You’ve seen it in Yellow Page ads and on the side of work vans. As an individual, what does a “licensed, bonded, and insured” contractor mean to you?
Doing business with a licensed contractor is prudent for several reasons. First, the license proves that the contractor must have exhibited a degree of competence through testing, training and/or experience.
Further, a license gives you recourse if the contractor fails to adequately complete the job or meet expectations. The reason is that an oversight or governing body, typically a government agency or licensing bureau, approved the contractor for licensure and controls the license. You can file a formal complaint to that agency or bureau—and, depending on the severity of the situation—the contractor’s license could be questioned, suspended or revoked. Avoiding such complaints is imperative for contractors due to the fact that licensing is a prerequisite to work for many builders, government agencies and commercial customers.
The license also links the contractor to a database that is managed by the agency or bureau that you can use to review information about the contractor’s work history. You can access the database to review details of any complaints that have been filed by others.
Finally, a license also may link the contractor to codes, statutes or other rules put in place by a governing body that instill harsh penalties on the contractor should they be violated.
Contractors typically obtain specific bonds for specific jobs. It is rare that an individual homeowner, for example, would require a contractor to obtain some type of bond as a prerequisite to performing a job. Bonding is typically required by builders, government and commercial entities. This is why a contractor who tells you that the firm is “bonded” likely means it is “bondable” (unless you are obtaining bids on behalf of one of the entities mentioned above.)
Even though the contractor may not obtain bonds to perform work for you as an individual, you should view a “bonded” or “bondable” contractor as a superior alternative. The reason is that companies that issue bonds require the contractor to go through a vigorous underwriting process that includes data concerning professional credentials, personnel, financial statements and ethics. A contractor that is bondable should be considered on the principle that if the firm is capable of winning the approval of a bond underwriter it will perform to a high standard.
Builders, government and commercial entities typically require that a contractor show proof of general liability insurance before it is hired to do a job. Unfortunately, many individuals do not show the same diligence.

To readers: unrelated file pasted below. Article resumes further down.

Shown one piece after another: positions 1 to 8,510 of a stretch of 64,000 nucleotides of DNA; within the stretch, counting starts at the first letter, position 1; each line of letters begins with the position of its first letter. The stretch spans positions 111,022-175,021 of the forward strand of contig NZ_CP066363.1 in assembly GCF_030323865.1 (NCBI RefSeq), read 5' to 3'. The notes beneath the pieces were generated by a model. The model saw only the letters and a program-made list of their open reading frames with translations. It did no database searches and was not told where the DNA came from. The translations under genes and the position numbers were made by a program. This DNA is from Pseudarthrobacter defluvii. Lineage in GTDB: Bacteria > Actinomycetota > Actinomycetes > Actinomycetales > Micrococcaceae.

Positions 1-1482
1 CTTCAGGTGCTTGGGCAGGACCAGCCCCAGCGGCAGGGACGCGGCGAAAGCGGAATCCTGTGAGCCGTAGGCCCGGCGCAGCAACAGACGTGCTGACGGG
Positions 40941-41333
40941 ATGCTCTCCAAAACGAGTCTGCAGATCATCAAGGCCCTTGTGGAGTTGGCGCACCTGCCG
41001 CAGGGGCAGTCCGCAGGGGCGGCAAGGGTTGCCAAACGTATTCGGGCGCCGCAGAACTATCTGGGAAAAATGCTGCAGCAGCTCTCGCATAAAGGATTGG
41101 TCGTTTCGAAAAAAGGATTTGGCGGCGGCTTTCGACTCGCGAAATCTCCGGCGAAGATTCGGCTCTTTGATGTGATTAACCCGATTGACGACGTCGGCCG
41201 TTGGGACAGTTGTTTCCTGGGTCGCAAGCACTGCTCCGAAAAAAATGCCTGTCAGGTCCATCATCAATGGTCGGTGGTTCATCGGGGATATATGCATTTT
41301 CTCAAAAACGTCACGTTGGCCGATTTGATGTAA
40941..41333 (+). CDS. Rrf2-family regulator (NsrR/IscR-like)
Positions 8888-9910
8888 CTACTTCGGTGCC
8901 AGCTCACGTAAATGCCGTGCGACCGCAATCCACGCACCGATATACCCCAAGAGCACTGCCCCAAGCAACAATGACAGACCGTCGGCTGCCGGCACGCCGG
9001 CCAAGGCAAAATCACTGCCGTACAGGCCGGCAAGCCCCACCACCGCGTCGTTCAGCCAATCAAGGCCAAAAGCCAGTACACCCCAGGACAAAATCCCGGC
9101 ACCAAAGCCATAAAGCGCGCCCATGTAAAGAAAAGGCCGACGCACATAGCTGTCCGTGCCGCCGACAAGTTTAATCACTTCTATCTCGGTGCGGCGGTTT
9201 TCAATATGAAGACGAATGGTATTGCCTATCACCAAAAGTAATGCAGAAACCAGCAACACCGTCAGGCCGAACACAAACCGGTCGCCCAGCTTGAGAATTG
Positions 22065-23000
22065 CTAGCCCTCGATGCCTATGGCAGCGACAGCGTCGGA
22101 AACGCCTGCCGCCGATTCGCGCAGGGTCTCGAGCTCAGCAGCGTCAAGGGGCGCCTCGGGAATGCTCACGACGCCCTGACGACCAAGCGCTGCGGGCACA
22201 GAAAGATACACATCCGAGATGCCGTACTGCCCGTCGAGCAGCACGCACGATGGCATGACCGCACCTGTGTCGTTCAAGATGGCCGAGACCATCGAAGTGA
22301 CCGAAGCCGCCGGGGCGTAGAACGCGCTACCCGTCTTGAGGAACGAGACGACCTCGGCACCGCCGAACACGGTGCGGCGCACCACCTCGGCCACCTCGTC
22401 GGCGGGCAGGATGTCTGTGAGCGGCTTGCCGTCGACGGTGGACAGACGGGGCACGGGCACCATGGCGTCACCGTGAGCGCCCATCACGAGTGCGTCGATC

Using a contractor that lacks liability insurance could be an expensive mistake.
Here’s a scenario: A small leak in your bathroom needs repair. You call a plumber—he’s a friend of a friend—to perform the job. He tears out drywall to get to the source of the leak. He tells you it’s fixed, puts everything back together and you pay him a few hundred bucks.
A few days later the leak is back with vengeance, flowing out of the bathroom and damaging carpet and furniture. Turns out the plumber fixed the leak with a broken pipe. This time repairs are estimated to be thousands of dollars. The plumber says he will replace the pipe but that he doesn’t have the money to pay you for all the damage to your property. You consider a lawsuit but realize that could take months and if he’s broke then you won’t get much anyway.
Now you’re forced to consider two options: eat the expense out of pocket or file a claim with your homeowner’s carrier. While some home insurance companies may pay the claim, others may not. If the claim is covered you are responsible for paying the deductible and the cost of your home insurance may increase.
The outcome could have been different if the plumber had liability insurance. This scenario is an example of negligence that would likely be covered by the plumber’s general liability insurance policy. The plumber could have filed the claim and you could have been compensated or reimbursed by his insurance company for the cost of the damage.
Further, if you chose to file a claim with your home insurance company and they agree to pay, your insurance company may seek reimbursement for dollars paid from the plumber and/or his liability insurance company. If successful, your home insurance company may refund your deductible.
Builders, government and commercial entities typically require that a contractor show proof of workers compensation or filed exemption before it is hired to do a job. Unfortunately, many individuals do not show the same diligence. If you hire a contractor to work at your house and he is injured, can you be responsible for paying his workers compensation benefits? In many states the shocking answer is yes! For this reason, make sure anyone performing work on your premises is insured for workers compensation. Ask for a certificate of insurance that proves insurance is in effect while the job is being performed. This simple step could potentially save you thousands in medical, disability and other costs normally paid by a workers compensation provider.
Hiring a contractor to perform a job for you is expensive enough! Why take a chance at drastically increasing the cost by using contractors that aren’t adequately insured? For more information on the insurance credentials you should be looking out for, call your Trusted Choice® insurance professional today.